What did you anticipate as a child?
Perhaps the end of school and summer vacation? Or going to Grandma’s house? How about an annual parade or festival in town? A fireworks display? Summer camp? A trip to an ice cream stand? Picnics! Birthdays!
In response to this question, my husband’s response was, “The opening day of trout season!”
For my kids, the response was, “Any holiday, but especially Christmas!”
As a young person, you might have anticipated your own set of wheels, your first kiss, or finally being out on your own.
As adults, we might anticipate the birth of a child, a new house, a raise in pay, watching Sunday’s football game, getting together with family, or maybe just a night out– without the kids! Or it may be something as simple as a nap!
It was a word my mom loved. My siblings and I? Not so much. Anticipation meant we had to wait for something.
Mom used the power of anticipation for special occasions, but she also employed it with basic things. There were four kids in my family, plus a foster sister. After grocery shopping with coupons, Mom would stash our favorite cereals and lunch pail snacks in her room, bringing them downstairs for consumption at her discretion.
In many instances, our question of, “When…?” would be met with the answer: “I guess you’ll just have to anticipate!”
Of course, the height of anticipation was Christmas. As Christmas Day approached, our arrival home from school became an event to find out how many wrapped gifts had been added to the pile under the tree. Waiting was sheer torture! In our home (and at my grandparent’s home), the Christmas morning tradition was to have a nice breakfast, family photos in front of the tree, and a devotional… before opening even one present. Finally, everyone would receive a gift. From the smallest cousin to the oldest adult (or vice-versa), each would open one gift in an orderly fashion so that everyone could see what was received. This also ensured that the giver could be properly thanked. For a kid, it was excruciating!
I do remember when I learned how valuable anticipation was. One year, when our parents were away for an evening, my sister and I talked each other into peeking at our presents. “I will, but only if you will!” we told each other. Together, we peeked at a few things…and totally ruined our Christmas morning.
Not to get side-tracked into the value of self-control and the importance of learning discipline, I’m focusing here on how anticipation makes an experience richer, meaningful and more enjoyable. The memory of the event becomes more valuable because of how much we grow in anticipation.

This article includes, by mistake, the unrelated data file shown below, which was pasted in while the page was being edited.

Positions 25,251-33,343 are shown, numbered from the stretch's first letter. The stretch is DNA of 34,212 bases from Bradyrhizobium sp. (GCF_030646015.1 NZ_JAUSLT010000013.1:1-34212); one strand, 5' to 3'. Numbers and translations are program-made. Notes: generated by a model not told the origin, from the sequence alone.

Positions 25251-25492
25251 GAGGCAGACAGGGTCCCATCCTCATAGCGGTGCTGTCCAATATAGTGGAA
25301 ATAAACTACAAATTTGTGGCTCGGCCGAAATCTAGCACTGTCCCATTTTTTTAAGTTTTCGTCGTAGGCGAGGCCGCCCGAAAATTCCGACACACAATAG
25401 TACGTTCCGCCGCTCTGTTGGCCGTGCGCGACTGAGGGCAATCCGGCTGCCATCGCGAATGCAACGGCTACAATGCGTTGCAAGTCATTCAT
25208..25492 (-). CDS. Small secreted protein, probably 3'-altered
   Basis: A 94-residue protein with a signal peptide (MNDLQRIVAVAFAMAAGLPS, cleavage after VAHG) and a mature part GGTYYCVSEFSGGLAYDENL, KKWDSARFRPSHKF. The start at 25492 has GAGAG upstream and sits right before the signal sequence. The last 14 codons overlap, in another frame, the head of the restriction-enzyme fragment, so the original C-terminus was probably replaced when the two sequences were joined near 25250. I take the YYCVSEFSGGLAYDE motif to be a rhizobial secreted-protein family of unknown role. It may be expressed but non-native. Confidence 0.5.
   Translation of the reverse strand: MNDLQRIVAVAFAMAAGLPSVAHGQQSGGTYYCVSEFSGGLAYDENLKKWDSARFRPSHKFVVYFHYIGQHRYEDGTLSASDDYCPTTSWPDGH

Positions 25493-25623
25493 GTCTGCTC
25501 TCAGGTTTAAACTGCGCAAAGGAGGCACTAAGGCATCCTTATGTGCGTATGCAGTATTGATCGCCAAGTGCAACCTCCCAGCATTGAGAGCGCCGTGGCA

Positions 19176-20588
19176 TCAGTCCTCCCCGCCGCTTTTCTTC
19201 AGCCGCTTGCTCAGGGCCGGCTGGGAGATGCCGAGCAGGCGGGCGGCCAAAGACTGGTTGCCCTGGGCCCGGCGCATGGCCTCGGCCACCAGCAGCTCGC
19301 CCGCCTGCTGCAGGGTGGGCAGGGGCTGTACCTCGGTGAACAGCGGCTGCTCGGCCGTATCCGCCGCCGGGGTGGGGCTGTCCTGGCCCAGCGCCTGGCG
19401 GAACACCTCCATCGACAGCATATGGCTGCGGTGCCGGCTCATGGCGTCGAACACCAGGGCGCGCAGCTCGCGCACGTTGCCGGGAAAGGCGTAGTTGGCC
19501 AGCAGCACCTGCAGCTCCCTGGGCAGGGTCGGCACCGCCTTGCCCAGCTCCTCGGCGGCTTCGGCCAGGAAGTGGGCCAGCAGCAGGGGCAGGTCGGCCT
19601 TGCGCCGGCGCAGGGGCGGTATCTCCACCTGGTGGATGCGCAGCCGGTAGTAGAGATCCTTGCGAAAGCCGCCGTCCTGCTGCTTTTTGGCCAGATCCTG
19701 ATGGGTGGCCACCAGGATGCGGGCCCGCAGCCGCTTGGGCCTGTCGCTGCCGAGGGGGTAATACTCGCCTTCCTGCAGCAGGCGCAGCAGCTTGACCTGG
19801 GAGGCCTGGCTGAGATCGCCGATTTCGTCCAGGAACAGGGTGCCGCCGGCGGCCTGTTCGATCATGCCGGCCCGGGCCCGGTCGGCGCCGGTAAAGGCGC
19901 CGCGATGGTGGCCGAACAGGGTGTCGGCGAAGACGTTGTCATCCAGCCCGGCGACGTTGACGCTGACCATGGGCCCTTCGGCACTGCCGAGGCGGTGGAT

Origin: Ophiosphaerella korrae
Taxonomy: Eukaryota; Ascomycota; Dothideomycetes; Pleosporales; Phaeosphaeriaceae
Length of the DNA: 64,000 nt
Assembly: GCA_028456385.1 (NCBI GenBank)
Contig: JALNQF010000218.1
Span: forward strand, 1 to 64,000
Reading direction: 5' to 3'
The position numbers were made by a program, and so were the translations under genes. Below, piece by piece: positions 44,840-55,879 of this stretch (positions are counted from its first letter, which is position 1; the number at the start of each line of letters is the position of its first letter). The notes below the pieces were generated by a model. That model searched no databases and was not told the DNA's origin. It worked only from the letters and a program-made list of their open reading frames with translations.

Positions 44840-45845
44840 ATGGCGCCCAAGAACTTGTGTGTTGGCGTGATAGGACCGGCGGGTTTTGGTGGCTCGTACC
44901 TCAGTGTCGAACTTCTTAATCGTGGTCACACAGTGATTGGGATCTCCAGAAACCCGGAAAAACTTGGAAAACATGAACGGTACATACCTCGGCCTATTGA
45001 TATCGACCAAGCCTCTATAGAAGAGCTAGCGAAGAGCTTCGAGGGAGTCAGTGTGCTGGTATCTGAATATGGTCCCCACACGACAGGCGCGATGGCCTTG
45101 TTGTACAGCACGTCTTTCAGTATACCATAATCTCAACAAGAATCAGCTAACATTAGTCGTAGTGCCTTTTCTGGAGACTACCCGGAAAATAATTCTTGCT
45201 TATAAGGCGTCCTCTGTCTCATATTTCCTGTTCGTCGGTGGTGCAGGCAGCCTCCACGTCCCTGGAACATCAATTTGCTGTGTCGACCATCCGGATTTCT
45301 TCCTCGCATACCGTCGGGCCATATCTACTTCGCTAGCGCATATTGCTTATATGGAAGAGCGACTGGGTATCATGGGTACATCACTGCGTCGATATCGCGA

With that in mind, consider the phrase, “when the fullness of time had come” from Galatians 4:4. It has been on my mind this season as our choir has worked on the song “Just When We Truly Needed Peace.”
“But when the fullness of time had come, God sent forth his Son…” (Galatians 4:4a, ESV)
The context of Galatians 4:4 concerns the plight of a person who really has nothing good to anticipate. A life before salvation through Jesus Christ means that you are a slave to sin, to the world and to the flesh. However, the promise that comes through salvation is adoption into God’s family; as a child of God we are made an heir with Jesus in eternity! Through the Old Testament, we see the coming of Jesus promised and prophesied. Relentless with hope, the Jewish people anticipated the coming of the Messiah. And then, at the perfect point in God’s plan, when the “fullness of time had come,” even when all the indicators in world history seemed to point in the direction of despairing of Divine Promise, He sent His Son, Jesus, bringing hope and salvation–not only to the Jews, but also to the Gentiles. (see http://www.biblestudytools.com/dictionary/fullness-of-time/)
Pastor’s series of Advent messages have considered the songs of individuals like Zachariah, Simeon, Mary, John the Baptist, and even the song of the angels—all of which remind us of the wonderful richness and meaning in the long-awaited, much anticipated event of Christ’s birth.
This is why I have come to appreciate the Advent themes. They give focus to our anticipation so that we pay attention to those things that really matter during the Christmas season. I want to pass that knowledge and understanding on to my children. You could say that I want to pass on an appreciation for anticipation.
Yes, I find myself carrying on some of my mother’s traditions. I suppress a smile as I reply to those “When are we…?” questions:
“I guess you’ll just have to anticipate.”